I haven't done a lot of linking of media or digital records to people in Reunion so far. I keep my digital files on my hard drive. Now that so much is moving to the cloud, though, I'm reconsidering this. It would be nice to have access to the media on my phone or iPad. I guess writing this up has given me even me even more to think about! What do you do?

  3. Yet another fan of Reunion's notes section here. All relevant transcripts (census, BMD records, newspaper articles, and more), discussions of conflicting evidence, source lists, To Do lists, and various miscellaneous items go there. Much of that information I enter first in Pages documents, then copy them over to Reunion. I love its simplicity and how easy it is to navigate.

  4. Sounds like we have a lot in common, Greta. For transcriptions, I too create Word documents first, then copy and paste to Reunion. I love having everything in one place. And I agree, navigation is a breeze. What can I say except great minds think alike? :)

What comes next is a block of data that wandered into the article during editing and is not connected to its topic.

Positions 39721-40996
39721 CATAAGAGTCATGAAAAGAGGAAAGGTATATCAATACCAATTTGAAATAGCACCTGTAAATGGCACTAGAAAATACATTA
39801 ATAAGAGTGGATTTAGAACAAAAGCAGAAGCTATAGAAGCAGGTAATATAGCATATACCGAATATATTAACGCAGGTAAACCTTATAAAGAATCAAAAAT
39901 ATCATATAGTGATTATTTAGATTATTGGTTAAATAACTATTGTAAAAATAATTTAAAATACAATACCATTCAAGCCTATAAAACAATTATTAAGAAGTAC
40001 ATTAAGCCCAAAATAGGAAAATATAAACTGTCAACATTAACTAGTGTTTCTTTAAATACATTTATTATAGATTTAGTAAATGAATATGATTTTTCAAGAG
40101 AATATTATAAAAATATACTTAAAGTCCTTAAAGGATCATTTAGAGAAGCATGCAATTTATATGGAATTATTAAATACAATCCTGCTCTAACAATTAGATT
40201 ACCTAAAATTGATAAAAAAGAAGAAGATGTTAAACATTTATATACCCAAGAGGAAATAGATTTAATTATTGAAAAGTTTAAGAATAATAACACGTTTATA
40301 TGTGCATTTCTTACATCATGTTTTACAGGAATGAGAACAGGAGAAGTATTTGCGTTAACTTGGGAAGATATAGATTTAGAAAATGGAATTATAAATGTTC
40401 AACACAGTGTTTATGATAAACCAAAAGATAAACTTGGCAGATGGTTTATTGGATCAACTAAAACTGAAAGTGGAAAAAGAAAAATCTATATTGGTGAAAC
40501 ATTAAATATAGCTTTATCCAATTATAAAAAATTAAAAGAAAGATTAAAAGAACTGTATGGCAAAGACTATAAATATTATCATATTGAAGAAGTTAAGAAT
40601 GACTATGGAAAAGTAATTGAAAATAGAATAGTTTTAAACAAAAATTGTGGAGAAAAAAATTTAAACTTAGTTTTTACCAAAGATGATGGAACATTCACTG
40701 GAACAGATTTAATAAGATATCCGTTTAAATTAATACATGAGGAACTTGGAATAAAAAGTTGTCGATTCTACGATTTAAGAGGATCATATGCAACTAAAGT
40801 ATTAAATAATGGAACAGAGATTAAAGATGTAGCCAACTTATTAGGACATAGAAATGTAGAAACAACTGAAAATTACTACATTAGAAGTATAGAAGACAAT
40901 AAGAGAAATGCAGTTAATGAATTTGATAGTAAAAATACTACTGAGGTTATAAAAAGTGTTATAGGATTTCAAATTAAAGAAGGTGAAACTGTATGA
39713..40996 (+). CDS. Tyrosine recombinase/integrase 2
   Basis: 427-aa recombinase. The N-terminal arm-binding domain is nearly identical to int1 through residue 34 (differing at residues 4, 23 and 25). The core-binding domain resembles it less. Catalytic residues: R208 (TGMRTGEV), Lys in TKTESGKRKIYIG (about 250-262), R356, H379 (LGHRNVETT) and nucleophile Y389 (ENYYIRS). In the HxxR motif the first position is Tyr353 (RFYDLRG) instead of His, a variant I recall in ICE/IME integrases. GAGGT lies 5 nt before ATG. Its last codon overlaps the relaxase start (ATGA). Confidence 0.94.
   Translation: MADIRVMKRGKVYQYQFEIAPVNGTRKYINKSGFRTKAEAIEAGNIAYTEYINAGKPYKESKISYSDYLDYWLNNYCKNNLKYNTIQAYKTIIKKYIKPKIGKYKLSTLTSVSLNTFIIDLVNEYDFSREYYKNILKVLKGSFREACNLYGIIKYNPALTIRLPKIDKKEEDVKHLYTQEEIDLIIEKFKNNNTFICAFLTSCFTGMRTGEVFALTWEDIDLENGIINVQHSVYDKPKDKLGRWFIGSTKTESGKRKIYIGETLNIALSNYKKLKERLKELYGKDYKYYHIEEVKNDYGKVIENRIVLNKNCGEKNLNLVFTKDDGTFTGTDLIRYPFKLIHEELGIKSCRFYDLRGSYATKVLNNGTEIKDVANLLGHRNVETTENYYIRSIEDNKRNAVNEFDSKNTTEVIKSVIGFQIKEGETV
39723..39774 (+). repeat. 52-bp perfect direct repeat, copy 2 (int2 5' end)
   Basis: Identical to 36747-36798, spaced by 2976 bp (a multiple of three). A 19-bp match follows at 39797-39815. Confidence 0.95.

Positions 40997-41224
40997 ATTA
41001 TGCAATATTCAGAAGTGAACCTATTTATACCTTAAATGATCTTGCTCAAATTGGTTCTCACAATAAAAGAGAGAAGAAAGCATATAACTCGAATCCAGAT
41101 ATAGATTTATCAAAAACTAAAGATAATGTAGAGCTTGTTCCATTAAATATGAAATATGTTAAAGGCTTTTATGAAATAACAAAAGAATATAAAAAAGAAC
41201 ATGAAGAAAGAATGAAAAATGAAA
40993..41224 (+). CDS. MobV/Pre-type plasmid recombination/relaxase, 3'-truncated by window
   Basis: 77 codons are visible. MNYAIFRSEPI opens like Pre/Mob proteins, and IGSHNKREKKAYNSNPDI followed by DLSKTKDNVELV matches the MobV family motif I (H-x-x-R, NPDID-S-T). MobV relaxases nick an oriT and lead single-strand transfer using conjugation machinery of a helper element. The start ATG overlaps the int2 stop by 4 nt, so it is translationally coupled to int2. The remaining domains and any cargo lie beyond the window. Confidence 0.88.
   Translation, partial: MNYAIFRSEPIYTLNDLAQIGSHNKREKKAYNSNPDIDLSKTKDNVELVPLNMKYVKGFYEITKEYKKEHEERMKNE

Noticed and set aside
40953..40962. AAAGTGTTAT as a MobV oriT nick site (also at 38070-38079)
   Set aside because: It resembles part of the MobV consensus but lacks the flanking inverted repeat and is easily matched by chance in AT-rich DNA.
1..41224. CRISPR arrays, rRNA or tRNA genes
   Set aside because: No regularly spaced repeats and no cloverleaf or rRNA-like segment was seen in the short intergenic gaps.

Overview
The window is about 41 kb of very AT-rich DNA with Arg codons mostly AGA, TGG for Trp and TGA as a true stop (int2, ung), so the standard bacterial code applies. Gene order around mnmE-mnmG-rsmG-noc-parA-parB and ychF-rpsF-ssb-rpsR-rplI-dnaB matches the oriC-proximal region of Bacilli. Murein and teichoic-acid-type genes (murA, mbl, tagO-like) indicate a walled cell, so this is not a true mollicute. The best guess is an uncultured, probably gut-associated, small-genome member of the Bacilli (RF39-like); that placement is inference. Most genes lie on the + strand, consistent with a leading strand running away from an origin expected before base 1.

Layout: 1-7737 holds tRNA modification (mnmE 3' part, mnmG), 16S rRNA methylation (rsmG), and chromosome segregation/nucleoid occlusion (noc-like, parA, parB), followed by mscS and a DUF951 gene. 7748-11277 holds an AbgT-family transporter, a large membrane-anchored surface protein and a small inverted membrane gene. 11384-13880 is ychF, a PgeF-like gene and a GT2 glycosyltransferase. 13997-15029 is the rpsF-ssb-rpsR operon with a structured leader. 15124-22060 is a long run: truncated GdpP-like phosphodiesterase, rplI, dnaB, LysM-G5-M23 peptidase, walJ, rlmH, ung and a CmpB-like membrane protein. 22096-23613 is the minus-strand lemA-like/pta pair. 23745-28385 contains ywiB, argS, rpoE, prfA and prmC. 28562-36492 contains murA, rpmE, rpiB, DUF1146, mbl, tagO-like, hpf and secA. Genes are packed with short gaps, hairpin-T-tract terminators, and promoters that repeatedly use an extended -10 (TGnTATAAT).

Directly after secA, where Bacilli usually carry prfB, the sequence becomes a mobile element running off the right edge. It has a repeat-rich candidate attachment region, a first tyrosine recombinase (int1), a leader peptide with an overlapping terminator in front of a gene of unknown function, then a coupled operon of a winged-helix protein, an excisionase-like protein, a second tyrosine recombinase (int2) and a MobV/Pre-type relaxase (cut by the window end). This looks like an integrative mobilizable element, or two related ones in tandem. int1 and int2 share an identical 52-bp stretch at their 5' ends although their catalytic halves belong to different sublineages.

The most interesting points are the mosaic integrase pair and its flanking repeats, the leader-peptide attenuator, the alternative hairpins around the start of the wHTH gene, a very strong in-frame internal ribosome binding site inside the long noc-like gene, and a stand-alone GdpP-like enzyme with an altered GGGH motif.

5. Shelley ~ What an excellent post. I too have Reunion because my hubby is an absolute Mac geek! :-)
    I use the notes - but sparingly. I really like the idea of consolidating my paper notes to digital on Reunion, especially those ideas I want to follow up on at a later date with a particular family. To have them all in one place, digitally is fabulous. (Shaking my head for not thinking of this before!)
    Wow! Thanks for opening my eyes to great solution!
    ~ Cindy

  6. Great post! I use Roots Magic, but have to admit that I don't use it as I should. I really consider Ancestry to be my most up-to-date database as I add a lot of my own customized events. I also write a "narrative" for each person using Word and it looks like a conversational timeline. Sounds like we are very similar on taking notes and keeping paper files in binders!